AF: Presumably that’s why the cars in this film are much more industrial than the ones in the original as they had to withstand the stunts.

PA: Absolutely. The original Death Race 2000 was a low-budget movie and it was amazing what they did with the money they spent, but they were basically VW Beetles in the original with a different shell put on top. They could never crunch together because they only had one of each and didn’t want to damage them or drive them faster than 42mph!

AF: The timing of the remake couldn’t be better – when the original Death Race came out, they were in the middle of an oil crisis, petrol stations were closing, they were at the end of an unpopular war and the most unpopular president in a generation was just leaving office, and here we are in 2008 and things seem exactly the same!

PA: It’s definitely a dystopian view of the near future of North America and that’s what audiences have related to. In our Death Race, the year the movie is set in is kind of vague – whether it’s five years in the future, 10 years in the future…

AF: The satire in the original is a lot more focused on recent targets, while here you’re commenting on the nature of reality television and the way the internet perhaps leads people towards entertainment that is more barbaric.

PA: Definitely. Roger’s movie was a more overtly satirical movie, which was not the movie we wanted to make. I didn’t want to make an obvious comedy satire. He was explicit; in our movie the criticism of reality television and the internet is more implicit.

AF: Is this a project you had been wanting to do for a while?

PA: This is the very definition of a labour of love for me! Not only did the original movie leave a huge impression on me, but also the movies that were directly inspired by it. George Miller has been very forthright in saying he was heavily influenced by Death Race 2000 in his movies and his films made a huge impression on me as a movie-goer and a filmmaker. I’ve literally been working on this movie for the last 13 years off and on. I originally met Roger (Corman) because he released my very first film Shopping in North America – he was a judge at the Tokyo film festival where he saw it. He didn’t actually release it until after my second movie Mortal Kombat, which 13 years ago was the number one movie in America. So I then had lunch with Roger and he said, ‘Great kid, you’ve got a number one movie, what are you going to do next?’ and I said, ‘Well, I want to re-imagine one of your movies, Death Race‘ and he said, ‘That’s great! We’ll make it your next movie!’ It’s a typical Hollywood development story: we cut to 13 years later and we finally made it!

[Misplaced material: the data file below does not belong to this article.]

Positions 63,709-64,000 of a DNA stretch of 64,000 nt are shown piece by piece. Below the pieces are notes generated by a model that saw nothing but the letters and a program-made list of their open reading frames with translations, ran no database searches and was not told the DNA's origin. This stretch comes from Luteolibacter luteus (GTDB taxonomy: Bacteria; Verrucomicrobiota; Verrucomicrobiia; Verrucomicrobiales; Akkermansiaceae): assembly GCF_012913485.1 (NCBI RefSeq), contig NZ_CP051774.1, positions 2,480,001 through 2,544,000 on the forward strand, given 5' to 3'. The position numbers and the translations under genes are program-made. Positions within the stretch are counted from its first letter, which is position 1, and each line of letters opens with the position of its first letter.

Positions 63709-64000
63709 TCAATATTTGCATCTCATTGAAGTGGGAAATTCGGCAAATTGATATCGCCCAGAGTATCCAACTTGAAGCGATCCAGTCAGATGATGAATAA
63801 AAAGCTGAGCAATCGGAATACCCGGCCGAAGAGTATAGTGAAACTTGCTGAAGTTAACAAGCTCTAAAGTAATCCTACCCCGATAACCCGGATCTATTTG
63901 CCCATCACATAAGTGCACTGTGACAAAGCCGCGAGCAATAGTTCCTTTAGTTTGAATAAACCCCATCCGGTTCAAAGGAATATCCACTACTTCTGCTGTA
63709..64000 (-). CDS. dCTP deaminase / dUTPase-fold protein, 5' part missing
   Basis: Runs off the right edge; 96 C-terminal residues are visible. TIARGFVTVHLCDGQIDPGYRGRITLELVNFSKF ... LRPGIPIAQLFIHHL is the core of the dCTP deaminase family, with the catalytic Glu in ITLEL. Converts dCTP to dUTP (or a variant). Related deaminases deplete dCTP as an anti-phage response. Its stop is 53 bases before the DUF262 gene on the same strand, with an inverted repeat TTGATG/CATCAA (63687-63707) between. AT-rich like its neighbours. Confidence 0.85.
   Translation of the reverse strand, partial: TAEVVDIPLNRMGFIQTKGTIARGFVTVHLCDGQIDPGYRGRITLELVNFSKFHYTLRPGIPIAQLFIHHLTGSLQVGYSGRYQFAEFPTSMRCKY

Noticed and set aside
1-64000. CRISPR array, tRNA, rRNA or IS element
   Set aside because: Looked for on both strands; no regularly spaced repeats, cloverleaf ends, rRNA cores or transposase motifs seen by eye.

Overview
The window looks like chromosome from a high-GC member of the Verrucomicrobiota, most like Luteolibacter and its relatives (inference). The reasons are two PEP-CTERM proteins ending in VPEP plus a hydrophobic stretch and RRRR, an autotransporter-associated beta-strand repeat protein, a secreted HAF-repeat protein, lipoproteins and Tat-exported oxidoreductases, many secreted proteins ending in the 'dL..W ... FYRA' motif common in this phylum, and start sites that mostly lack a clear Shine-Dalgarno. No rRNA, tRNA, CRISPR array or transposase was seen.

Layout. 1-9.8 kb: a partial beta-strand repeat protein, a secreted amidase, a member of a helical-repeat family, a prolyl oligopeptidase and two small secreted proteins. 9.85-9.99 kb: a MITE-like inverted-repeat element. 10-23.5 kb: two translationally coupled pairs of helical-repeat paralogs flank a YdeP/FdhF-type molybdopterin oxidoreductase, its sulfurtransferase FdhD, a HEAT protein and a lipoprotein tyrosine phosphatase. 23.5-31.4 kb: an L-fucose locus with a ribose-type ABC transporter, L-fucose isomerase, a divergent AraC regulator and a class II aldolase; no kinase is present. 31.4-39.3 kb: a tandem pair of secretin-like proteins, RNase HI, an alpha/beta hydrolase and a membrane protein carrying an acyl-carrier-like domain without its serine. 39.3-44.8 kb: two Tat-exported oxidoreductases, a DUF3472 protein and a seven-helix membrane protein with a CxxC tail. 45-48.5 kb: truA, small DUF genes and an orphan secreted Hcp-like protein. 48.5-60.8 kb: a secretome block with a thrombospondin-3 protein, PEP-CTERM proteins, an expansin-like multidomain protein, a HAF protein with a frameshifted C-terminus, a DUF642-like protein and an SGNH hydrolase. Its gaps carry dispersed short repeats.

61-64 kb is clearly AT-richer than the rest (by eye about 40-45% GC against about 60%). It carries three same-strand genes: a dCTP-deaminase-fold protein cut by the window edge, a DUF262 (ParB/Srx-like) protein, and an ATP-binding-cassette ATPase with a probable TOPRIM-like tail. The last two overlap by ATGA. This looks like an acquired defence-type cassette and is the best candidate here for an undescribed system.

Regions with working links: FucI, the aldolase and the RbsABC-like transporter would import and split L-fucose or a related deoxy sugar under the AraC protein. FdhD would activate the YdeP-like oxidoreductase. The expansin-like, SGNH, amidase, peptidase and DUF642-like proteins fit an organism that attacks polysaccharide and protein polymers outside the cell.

AF: A film called Death Race 2020 was nearly made in the 90s – was that the version you were originally attached to?

PA: Yes, I’m like the caretaker in The Shining, I’ve always been there! It was my idea to remake the original and I feel a bit like Sisyphus, pushing the boulder up the hill! It’s been a long journey… Roger has always stood by me and for 13 years, he’s helped steer the movie, which is great because he made the original Death Race and 33 years later he gets to make the new one as well. He made the one for $200,000 and the one that cost a lot more!

AF: If you had made Death Race in the 90s I assume it would have been a very different film.

PA: Absolutely. I’ve done my arc of CG movies – when I did Mortal Kombat I was very enamoured with computer-generated images – but now I’m very excited by doing a movie with no CG images in it. The Death Race I might have made 13 years ago would have been a very different movie to the one I’ve made now. I’m glad it has taken this long because I think I’ve made a better movie. The kind of movie I wanted to make has changed, and the world is more ready for dystopian world views now, more like the ones we had in the 1970s than in the feel-good 90s!

AF: Are you a fan of Roger’s movies in general?

PA: I’m a huge fan of Roger’s movies and who Roger is – he’s given some of the best filmmakers working in Hollywood their first break and he’s the man who’s made a hundred movies and never lost a dime on any of them! He’s made so much money making these movies, but he’s still so passionate. I had lunch with him a few months ago and asked if he’d like to come up to the cutting room to see the rough cut of the movie and he said, ‘I’d love to, but I’ve got to go back to my cutting room now!’ because he was making a low-budget movie for the Sci-Fi Channel – it’s very inspiring.